Outlandish Reaping an Unholy Mess
- Thursday, April 05, 2007
DVD Release Date: October 16, 2007
Theatrical Release Date: April 5, 2007
Rating: R (for violence, disturbing images and some sexuality)
Genre: Supernatural Thriller
Run Time: 98 min.
Director: Stephen Hopkins
Actors: Hilary Swank, David Morrissey, Idris Elba, AnnaSophia Robb, Stephen Rea
There are 10 biblical plagues. The Reaping makes a strong case as number 11. Who sent it upon us, and of what sins do we need to repent to make it go away?
An outlandish thriller that uses the 10 plagues of “Exodus” as a modern-day gimmick to serve its own wacky ideas about God, the devil and the fate of humanity, The Reaping struggles to build any sense of suspense before delivering up a whopper of an ending that will generate more chuckles than chills.
Hilary Swank stars as Katherine Winter, a debunker of religious miracles. A former missionary who suffered a grievous loss on the mission field that destroyed her faith, Katherine is forced to confront her past when a priest (Stephen Rea) calls to say he’s witnessed supernatural phenomena that indicate she’s in great danger.
Unbowed, Katherine heads to the town of Haven with her partner, Ben (Idris Elba), to investigate reports from a Haven resident, Doug (David Morrissey), of a river that’s turned red. Has water turned to blood or is there a scientific explanation for a change in the water’s color? Soon frogs are falling from the sky, flies appear en masse and livestock begin to die mysteriously.
Ben, a man of faith, is open to the possibilities of miraculous claims, but Katherine explains how each of the 10 plagues recorded in the book of “Exodus” has a scientific basis. If those plagues were simply manifestations of natural processes, why should Haven’s incidents be thought of as supernatural?
The town’s residents believe the source of their affliction is a young girl (AnnaSophia Robb) who lives in the woods with her mother. “A single welfare mom letting her kids run wild don’t fit the town profile,” a town official tells Katherine. It seems the girl’s brother was found dead earlier, and the younger sister is the chief suspect in his death. Will God keep raining destruction upon Haven until the young girl is brought to “justice”?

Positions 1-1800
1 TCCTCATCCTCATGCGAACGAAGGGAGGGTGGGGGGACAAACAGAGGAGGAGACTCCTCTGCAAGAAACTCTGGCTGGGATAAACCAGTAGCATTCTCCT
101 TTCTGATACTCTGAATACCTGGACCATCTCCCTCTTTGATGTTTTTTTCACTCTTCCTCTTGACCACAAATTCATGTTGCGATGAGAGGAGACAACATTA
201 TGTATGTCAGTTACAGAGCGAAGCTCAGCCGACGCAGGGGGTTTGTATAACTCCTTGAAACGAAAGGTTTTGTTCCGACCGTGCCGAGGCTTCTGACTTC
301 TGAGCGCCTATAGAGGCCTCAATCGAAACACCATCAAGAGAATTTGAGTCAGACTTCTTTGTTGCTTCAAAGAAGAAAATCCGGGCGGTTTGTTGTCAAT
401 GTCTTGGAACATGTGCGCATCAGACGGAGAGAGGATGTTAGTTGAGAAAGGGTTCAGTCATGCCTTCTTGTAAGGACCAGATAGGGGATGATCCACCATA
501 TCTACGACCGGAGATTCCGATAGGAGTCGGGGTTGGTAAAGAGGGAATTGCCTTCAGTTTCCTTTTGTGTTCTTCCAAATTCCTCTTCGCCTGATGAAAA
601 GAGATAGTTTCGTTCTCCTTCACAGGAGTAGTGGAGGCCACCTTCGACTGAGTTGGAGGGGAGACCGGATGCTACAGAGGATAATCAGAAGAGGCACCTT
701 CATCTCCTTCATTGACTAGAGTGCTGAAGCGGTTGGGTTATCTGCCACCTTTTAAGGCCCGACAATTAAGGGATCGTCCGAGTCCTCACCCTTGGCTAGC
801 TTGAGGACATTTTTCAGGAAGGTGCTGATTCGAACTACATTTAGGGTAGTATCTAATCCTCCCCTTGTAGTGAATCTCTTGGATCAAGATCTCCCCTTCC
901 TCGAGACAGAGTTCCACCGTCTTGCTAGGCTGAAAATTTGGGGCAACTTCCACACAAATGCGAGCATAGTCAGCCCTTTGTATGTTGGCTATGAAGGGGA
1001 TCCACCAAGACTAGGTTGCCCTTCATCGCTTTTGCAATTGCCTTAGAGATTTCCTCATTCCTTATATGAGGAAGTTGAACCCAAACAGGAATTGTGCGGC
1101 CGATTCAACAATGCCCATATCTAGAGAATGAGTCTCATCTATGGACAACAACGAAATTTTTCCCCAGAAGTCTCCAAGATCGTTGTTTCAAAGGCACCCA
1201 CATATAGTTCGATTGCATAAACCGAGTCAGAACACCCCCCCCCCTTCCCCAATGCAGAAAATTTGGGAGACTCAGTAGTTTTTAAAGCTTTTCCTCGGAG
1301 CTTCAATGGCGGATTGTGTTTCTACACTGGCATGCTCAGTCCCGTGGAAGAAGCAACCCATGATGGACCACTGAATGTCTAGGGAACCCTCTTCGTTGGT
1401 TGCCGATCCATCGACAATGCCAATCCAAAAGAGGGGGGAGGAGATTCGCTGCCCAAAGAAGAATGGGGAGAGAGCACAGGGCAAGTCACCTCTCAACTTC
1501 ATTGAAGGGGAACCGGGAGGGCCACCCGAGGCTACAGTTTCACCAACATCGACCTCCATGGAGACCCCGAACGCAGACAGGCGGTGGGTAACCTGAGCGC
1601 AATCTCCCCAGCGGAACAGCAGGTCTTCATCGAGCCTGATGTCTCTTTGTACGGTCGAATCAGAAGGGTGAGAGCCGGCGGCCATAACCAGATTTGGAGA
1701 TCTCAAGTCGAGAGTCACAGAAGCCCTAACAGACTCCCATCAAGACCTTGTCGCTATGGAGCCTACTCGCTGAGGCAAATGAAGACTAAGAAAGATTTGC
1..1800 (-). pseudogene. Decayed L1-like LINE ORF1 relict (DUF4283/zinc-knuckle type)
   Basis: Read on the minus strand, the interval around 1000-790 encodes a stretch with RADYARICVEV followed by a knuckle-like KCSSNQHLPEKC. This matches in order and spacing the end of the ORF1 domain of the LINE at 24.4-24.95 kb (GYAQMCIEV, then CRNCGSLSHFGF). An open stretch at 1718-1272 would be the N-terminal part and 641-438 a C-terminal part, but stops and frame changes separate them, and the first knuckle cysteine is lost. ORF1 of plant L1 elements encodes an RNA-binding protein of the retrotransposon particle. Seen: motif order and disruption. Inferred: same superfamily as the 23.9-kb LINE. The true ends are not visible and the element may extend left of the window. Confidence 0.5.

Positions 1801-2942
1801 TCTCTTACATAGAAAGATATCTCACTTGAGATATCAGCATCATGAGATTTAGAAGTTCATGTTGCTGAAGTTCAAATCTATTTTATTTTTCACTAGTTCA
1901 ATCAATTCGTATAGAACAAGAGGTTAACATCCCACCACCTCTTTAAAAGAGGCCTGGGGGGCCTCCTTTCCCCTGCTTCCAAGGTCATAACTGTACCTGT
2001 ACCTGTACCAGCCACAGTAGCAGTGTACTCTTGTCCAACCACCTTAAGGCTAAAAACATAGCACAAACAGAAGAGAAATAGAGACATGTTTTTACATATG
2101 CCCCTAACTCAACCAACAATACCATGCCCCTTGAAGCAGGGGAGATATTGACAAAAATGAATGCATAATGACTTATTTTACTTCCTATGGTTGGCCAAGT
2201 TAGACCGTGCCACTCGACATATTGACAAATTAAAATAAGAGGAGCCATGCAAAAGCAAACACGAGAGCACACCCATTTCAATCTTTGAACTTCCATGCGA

The increasingly agitated townsfolk decide to take matters into their own hands and dispatch the young girl to the next world, but Katherine plays protector after the priest informs her of a startling prophecy from 1,500 B.C., in which Katherine and the young girl appear to have starring roles. The rushed finale and “big twist” ending are laughable.
Christians anticipate a series of signs that signal judgment and the end of all things, but these are recorded in the book of “Revelation,” not in the book of “Exodus,” which provides a type of Christ in the person of Moses and an illustration of how God sets us free from bondage. This is not the interest of The Reaping, which never offers any serious attempt to grapple with the theological significance of the 10 plagues or the spiritual purpose of the “Exodus” account. Although Katherine is forced to confront her lack of faith, the film is not interested in theological plagues or ultimately in Katherine’s recovery from her hardness of heart.
There’s a different kind of plague that afflicts winners of the Best Actress Oscar, such as Swank. To win the Best Actress Oscar in the past several years has been a sign that an actress’ best work is behind her. In the mid- to late 1990s, winners included Frances McDormand, Gwyneth Paltrow, Helen Hunt – none of whom have since approached, not to mention topped, their winning roles. In 1999, a little known actress named Hilary Swank won the Best Actress Oscar for her role in “Boys Don’t Cry” – and then promptly dropped off the cinematic radar by choosing little seen, poorly reviewed films like The Affair of the Necklace and The Core. But unlike the other Best Actress winners of that era, Swank roared back with Million Dollar Baby, giving her a second Best Actress win. When Swank’s performance in Freedom Writers earlier this year elevated that formulaic but inspirational movie, it seemed she would avoid the embarrassments that followed her first Oscar win. The Reaping calls that into question. It’s a step in the wrong direction, a major turkey that will revive concerns about Swank’s artistic choices.
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